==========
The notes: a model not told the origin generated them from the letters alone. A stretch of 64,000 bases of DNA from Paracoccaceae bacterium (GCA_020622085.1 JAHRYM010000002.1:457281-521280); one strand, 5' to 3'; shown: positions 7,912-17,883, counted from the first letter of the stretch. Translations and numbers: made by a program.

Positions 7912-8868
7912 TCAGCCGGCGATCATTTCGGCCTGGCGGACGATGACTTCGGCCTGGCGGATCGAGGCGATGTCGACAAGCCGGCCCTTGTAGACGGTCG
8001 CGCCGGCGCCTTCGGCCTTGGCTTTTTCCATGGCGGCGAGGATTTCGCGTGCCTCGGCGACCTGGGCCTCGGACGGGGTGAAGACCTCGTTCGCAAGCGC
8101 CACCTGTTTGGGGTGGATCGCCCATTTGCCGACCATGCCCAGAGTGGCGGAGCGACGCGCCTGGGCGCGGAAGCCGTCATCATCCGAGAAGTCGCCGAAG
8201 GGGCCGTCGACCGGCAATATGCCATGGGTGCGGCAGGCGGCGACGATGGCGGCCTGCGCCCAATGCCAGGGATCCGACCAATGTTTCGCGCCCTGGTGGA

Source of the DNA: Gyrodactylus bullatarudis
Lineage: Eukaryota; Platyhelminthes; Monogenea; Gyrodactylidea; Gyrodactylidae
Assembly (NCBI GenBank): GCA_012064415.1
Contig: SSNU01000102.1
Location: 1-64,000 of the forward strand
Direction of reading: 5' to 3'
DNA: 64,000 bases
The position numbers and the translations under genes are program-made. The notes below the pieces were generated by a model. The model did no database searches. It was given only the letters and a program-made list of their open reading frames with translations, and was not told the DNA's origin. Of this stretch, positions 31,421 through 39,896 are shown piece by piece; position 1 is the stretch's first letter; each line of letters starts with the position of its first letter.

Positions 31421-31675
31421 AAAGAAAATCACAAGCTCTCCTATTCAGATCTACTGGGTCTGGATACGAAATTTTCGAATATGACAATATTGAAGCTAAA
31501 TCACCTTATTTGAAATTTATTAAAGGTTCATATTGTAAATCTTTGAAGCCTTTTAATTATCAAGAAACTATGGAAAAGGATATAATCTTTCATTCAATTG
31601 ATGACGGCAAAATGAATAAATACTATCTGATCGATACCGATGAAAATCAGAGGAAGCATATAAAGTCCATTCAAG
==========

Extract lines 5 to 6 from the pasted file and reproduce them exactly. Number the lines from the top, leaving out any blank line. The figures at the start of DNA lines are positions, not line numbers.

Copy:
8101 CACCTGTTTGGGGTGGATCGCCCATTTGCCGACCATGCCCAGAGTGGCGGAGCGACGCGCCTGGGCGCGGAAGCCGTCATCATCCGAGAAGTCGCCGAAG
8201 GGGCCGTCGACCGGCAATATGCCATGGGTGCGGCAGGCGGCGACGATGGCGGCCTGCGCCCAATGCCAGGGATCCGACCAATGTTTCGCGCCCTGGTGGA